AFRICA presents the greatest development challenge of this decade. The immediate problem is famine. Millions of Africans will go hungry in 1984 because of what may be the most severe drought of this century. In response, the international donor community is mobilizing additional aid for the region. The Reagan administration has requested, and received, $90 million for emergency food relief. Congress wants to allocate an additional $60 million. This will save some people from immediate starvation, but the real problem is chronic underdevelopment. The challenge is to strengthen the fragile African economies so they are able to deal with natural and external shocks in the future.
African economic growth has lagged behind the rest of the developing world since independence, and this lagging development is costly in human terms. The average African has an income of $41 a month, and if current trends continue he or she can expect to earn less next year. Roughly 1 in 4 Africans is literate. The probability of a child's dying before the age of one is 10 times greater in Africa than in the United States. Africa's population is growing faster than food production. Endemic poverty means that when African economies are disrupted by natural or external events, there is little cushion to absorb the shock.
Yet the region's long-run economic potential is good. The population of Africa is half again as large as that of the US - the intellectual and physical potential alone is enormous. Africa is also rich in natural resources; properly harnessed, the land, minerals, oil, gas, and renewable energy resources at the region's disposal are substantial tools for growth. To use these resources effectively, however, African policymakers must overcome three sets of problems.
The first obstacle is the harsh international environment. Two oil price shocks, global recession, and declining terms of trade have hit African economies hard. During recession, the demand of industrialized countries for African exports shrinks and prices decline. Declining export earnings make it increasingly difficult to import needed food and more expensive oil. Most countries are too poor to borrow commercially, and the decline in public revenue erodes the ability of governments to make investments needed for development.
African countries also face severe environmental constraints. Vast areas are incapable of supporting the food and energy needs of a growing population because of frequent drought, the spread of desert, and a variety of plant, animal, and human diseases. African forests are disappearing as the need for fuel wood rises, and this contributes to erosion and poor soil quality. Without tools to increase food production per acre, African farmers struggle to increase the production by shortening fallow times and increasing the use of marginally productive land. The long-term result is soil degradation, food that is less nutritious, and still lower yields per acre.
Finally, African leaders have created their own problems. Unwise domestic policies rely too strongly on government intervention, misallocate resources, and hamper private-sector activity. In many African countries the agricultural sector has been neglected, despite the fact that the bulk of the population lives in rural areas.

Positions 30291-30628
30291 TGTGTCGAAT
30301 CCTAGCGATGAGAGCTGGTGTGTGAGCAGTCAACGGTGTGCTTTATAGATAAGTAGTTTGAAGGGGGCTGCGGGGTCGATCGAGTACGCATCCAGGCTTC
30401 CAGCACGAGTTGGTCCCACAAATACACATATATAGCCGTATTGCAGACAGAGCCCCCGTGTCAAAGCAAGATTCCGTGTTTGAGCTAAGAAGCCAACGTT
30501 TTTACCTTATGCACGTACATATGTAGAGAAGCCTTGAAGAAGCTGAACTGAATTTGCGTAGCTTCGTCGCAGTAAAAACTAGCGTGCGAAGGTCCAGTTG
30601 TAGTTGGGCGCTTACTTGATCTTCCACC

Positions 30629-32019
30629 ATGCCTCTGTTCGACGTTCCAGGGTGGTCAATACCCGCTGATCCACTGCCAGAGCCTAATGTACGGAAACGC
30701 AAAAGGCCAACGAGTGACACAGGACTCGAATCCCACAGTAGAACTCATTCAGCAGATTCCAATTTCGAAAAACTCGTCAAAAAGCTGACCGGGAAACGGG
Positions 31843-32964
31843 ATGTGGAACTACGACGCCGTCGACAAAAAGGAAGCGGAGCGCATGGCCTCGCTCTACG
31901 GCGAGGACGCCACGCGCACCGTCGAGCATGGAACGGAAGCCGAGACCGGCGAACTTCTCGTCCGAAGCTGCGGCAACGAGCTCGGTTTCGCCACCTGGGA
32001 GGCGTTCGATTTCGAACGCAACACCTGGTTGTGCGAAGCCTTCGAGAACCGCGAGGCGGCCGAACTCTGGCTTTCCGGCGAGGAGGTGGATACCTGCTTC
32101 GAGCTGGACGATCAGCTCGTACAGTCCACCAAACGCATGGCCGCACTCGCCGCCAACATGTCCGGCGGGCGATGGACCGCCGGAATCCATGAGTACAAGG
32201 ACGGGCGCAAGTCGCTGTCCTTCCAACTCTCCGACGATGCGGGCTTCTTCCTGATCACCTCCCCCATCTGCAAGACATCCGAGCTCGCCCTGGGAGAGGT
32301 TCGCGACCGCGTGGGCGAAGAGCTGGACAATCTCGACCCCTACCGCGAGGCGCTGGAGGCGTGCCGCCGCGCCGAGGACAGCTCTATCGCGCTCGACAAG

Despite the problems, the World Bank has projected brighter prospects for African economic growth, if two conditions are met. First, African leaders already beleaguered by rising national expectations in the face of continued poverty must make some very tough policy reforms. Second, the donor community must offer far greater financial support.
To encourage policy reform and support the policies in action, the Reagan administration has proposed a new bilateral aid program for African countries that adopt growth-oriented economic reforms. The thrust of the Economic Policy Initiative (EPI) is to increase incentives to private producers, particularly in the agricultural sector. The administration is to be commended for focusing on the right kinds of issues. Policy reforms that increase food and export crop production are obviously a vital ingredient for African development.
Regrettably, the EPI fails to address two crucial issues: donor-recipient policy coordination and aid levels. The administration expects the World Bank to take the lead in strengthening donor coordination in order to provide broader support for African policy reform. Yet, in deciding to create a new bilateral program, while cutting US funds channeled through existing international institutions, such as IDA, the bank's soft-loan facility, the administration weakens the leadership role of the World Bank. It may also be overestimating the ability of the US to persuade African leaders to make politically and socially difficult policy decisions.
The amount requested under EPI ($500 million over five years) is nowhere near the US share of what the World Bank estimates Africa needs to achieve a positive growth rate over the next decade. To be sure, the US alone cannot provide all the aid that Africa needs for development: An international effort is required. The US can, however, lead the way by increasing bilateral and multilateral assistance. It can also help by mobilizing its resources toward creative and innovative solutions to Africa's problems.
The longstanding objective of US foreign policy is the alleviation of poverty and human suffering abroad. Americans can be proud of their quick response to the emergency food needs of Africa. A greater achievement would be if emergency relief were no longer needed. The EPI is a step in the right direction, but much more can and should be done.